1/3 to 1cupnon-iodized sea salt or kosher salt, divided
Inspect clams. Discard any that with chipped or cracked shells.
If using hard shell clams, check to make sure that they're tightly closed. Gently tap any open clams on the counter and see if they close. If they remain open, discard.
If using soft shell clams (which won't fully close), tap or touch the side of the shell and/or siphon to check for movement. If the clam doesn't respond to the stimulus, it has perished and should be discarded.
Scrub clams under cold running water with a stiff brush to remove debris. If needed, use the tip of a paring knife to scrape off any barnacles.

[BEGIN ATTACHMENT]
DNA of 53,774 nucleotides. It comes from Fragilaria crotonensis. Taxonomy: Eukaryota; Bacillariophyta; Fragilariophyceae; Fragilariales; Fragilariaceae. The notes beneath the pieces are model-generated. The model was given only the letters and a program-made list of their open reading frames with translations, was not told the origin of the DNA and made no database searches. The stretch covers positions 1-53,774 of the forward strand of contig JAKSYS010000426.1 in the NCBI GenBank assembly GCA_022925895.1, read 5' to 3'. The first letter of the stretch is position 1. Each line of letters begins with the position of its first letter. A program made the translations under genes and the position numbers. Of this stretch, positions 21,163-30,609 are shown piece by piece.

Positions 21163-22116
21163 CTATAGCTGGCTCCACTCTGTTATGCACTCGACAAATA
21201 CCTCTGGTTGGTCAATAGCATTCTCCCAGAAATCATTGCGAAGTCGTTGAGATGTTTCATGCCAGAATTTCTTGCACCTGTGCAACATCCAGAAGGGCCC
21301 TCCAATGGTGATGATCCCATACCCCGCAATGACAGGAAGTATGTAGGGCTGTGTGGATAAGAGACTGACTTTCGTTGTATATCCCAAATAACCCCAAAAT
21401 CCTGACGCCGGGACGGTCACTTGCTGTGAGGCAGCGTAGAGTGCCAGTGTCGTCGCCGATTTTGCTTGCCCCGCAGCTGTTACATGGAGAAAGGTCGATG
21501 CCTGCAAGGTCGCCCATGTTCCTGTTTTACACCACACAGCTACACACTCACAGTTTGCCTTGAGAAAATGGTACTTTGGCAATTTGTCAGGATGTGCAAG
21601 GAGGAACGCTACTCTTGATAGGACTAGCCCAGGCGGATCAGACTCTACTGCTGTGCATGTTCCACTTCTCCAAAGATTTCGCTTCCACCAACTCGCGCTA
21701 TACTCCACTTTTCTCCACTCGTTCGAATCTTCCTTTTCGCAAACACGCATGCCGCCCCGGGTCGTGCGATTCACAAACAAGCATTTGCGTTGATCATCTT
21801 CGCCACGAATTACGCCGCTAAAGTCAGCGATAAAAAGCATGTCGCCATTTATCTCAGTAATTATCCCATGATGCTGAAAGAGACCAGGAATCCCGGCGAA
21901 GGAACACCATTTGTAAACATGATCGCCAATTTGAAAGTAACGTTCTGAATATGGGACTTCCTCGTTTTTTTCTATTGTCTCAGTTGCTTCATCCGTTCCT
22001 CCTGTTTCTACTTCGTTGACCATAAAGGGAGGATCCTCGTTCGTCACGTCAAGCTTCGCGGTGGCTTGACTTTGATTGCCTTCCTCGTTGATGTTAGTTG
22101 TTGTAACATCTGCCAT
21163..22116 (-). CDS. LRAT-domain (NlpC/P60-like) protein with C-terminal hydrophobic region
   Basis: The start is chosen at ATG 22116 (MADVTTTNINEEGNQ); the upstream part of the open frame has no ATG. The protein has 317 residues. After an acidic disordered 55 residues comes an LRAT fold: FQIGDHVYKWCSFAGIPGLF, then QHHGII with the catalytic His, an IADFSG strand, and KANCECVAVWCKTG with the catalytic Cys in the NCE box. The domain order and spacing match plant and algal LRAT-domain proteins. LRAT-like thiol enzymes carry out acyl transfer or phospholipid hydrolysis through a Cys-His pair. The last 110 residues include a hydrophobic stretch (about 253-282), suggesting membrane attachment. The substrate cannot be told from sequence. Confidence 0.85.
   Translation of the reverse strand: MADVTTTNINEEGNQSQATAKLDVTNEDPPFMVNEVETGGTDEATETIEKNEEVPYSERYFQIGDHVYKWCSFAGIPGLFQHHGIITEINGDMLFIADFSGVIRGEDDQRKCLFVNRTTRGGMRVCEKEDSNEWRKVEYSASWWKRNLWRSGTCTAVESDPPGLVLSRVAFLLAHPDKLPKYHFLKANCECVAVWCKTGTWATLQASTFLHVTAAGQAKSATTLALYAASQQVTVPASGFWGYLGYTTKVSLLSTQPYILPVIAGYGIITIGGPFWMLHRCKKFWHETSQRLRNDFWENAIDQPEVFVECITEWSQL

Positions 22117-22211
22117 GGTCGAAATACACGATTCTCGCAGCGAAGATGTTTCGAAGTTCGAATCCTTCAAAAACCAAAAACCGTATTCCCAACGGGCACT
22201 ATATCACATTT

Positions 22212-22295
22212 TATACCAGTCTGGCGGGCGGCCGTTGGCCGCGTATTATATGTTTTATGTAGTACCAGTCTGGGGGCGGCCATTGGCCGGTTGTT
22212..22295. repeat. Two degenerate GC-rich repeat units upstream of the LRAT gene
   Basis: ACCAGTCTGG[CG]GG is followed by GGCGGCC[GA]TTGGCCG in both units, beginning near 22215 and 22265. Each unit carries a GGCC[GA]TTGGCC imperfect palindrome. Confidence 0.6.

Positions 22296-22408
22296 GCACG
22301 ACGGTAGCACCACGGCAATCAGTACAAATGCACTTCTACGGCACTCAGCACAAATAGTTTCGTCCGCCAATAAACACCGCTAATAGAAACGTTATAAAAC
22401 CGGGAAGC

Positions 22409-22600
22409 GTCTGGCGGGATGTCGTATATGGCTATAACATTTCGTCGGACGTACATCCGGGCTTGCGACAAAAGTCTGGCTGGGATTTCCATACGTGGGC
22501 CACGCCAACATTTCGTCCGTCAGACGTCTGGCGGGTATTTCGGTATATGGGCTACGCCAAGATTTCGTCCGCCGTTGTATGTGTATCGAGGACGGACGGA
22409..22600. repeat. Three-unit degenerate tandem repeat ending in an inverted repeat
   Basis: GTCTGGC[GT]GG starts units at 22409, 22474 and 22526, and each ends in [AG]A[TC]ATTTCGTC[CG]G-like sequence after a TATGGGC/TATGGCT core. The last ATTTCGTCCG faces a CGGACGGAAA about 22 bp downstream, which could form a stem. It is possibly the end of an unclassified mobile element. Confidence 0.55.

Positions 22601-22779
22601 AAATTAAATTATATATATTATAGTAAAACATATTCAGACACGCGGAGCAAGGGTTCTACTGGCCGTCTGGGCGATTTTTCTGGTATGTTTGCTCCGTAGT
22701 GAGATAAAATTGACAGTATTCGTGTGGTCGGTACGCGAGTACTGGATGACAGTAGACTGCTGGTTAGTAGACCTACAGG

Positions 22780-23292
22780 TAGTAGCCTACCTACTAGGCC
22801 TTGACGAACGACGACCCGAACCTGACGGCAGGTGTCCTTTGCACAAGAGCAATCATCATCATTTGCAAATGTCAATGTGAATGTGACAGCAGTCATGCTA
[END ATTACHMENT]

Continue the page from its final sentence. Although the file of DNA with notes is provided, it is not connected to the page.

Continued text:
In a large bowl or tub, combine 1 gallon of cold water with 1/3 cup of salt. Stir until salt is dissolved. Add clams, refrigerate, and let soak for 20-30 minutes. (The water should cover the clams by at least 1-1/2 inches). Discard any clams that float.
Lift clams from the bowl with a slotted spoon or your hands and discard water. If there is no sediment at the bottom of the bowl, the clams are ready to cook (common with cultivated and pre-purged hard shell varieties).
If there is sand/grit in the bowl, rinse and repeat the soaking process 1-2 more times (or more), depending on clam variety and how much sand the clams contain. Use 1 gallon of water and 1/3 cup salt each time, soaking for 20-30 minutes.
Place purged clams in a colander and rinse well with cool water. Cook clams as desired.
*If you want to add cornmeal to your soak (see blog post above), add about 1/4 cup medium-grind for every gallon of water.